Tuesday, August 7, 2012

Spencer Alley 2012

On a sunny summer day there is something like a cheerful aspect on the front face of this modest apartment building quietly living out the latter part of its useful life down at the butt-end of Spencer Alley in the Mission. The bright bougainvillea grows on a fence that constitutes the back entrance to a more upscale (i.e. gated) condo complex visible in the distance, which represents something closer to the San Francisco yuppie-residential norm.

Not till you peer around the side of the modest apartment building do you observe a blank wall of rough planks adorned with ancient, peeling paint – which hints more honestly at the generally run-down character of the place. It is the paradox of rent control. Tenants are motivated to stay forever, while landlords are motivated to postpone or evade all but the most conspicuous forms of upkeep. The city is in the present grip of another periodic rental boom, with vacancy rates near zero and soaring prices, as the following recent snippet from the Wall Street Journal makes manifest:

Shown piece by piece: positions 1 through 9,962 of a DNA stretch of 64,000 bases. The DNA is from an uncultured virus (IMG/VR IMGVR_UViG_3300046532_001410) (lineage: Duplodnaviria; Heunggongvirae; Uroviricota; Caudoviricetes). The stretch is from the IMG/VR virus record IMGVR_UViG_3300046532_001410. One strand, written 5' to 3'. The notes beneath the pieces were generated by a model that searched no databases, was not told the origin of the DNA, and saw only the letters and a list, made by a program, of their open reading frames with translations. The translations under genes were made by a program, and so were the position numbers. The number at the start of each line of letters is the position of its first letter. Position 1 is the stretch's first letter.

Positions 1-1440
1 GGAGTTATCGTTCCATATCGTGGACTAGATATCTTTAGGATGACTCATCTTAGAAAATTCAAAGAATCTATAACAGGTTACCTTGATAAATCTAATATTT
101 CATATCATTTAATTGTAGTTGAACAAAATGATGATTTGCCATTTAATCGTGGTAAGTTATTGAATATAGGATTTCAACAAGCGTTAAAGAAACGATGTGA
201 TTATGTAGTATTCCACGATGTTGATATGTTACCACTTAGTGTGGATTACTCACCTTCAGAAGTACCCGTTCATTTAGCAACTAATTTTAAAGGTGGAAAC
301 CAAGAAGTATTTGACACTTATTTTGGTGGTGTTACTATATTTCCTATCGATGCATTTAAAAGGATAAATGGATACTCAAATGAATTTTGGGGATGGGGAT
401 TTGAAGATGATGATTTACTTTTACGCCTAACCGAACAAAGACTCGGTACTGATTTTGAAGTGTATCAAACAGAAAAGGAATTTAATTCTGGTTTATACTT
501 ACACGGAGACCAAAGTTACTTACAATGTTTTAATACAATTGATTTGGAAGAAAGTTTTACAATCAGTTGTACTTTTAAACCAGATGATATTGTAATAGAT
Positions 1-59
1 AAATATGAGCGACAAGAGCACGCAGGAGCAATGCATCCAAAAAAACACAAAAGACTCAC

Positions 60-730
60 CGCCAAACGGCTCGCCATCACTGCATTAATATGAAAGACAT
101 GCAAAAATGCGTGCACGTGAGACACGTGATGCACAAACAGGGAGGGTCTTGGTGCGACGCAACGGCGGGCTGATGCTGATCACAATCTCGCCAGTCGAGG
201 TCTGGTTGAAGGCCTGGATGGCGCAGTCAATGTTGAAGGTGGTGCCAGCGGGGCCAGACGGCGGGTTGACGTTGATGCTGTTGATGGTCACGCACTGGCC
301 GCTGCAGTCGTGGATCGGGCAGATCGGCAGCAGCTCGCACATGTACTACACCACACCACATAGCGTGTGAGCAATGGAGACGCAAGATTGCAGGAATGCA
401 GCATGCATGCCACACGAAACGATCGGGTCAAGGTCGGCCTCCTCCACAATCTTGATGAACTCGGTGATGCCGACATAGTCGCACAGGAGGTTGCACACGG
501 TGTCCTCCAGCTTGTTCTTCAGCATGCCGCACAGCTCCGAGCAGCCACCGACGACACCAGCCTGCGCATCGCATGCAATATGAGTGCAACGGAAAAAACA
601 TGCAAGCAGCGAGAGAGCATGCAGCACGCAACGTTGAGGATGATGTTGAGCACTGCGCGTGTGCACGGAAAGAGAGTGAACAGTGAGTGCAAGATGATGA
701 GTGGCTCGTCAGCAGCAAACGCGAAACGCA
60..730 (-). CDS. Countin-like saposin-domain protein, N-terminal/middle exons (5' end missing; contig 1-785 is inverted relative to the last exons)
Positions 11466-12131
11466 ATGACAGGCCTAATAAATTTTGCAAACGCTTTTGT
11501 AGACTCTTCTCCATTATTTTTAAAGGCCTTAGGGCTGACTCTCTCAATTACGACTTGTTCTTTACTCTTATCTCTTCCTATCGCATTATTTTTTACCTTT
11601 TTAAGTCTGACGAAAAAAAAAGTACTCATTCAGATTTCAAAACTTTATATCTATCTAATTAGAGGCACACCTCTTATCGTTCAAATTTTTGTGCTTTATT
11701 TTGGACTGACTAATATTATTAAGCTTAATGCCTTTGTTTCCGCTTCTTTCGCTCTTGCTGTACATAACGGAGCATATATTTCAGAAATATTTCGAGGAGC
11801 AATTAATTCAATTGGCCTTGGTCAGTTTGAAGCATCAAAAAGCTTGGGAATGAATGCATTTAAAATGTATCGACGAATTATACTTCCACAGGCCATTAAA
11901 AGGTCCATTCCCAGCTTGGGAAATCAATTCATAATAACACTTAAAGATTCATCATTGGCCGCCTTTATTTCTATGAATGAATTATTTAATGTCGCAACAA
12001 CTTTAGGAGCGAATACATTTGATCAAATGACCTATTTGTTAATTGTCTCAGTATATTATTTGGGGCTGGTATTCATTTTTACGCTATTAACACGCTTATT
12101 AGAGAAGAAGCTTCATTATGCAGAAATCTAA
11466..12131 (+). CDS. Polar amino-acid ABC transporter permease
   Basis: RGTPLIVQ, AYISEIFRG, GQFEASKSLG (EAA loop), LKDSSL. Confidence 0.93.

New Yorker Ian Schugel said finding a rental home in San Francisco is "so much more cutthroat" than in Manhattan, from which the 28-year-old and his partner are relocating. After one open house in South of Market, a neighborhood popular with tech firms and workers, they called 20 minutes later to find that the one-bedroom, listed at $3,100 a month, had been snapped up.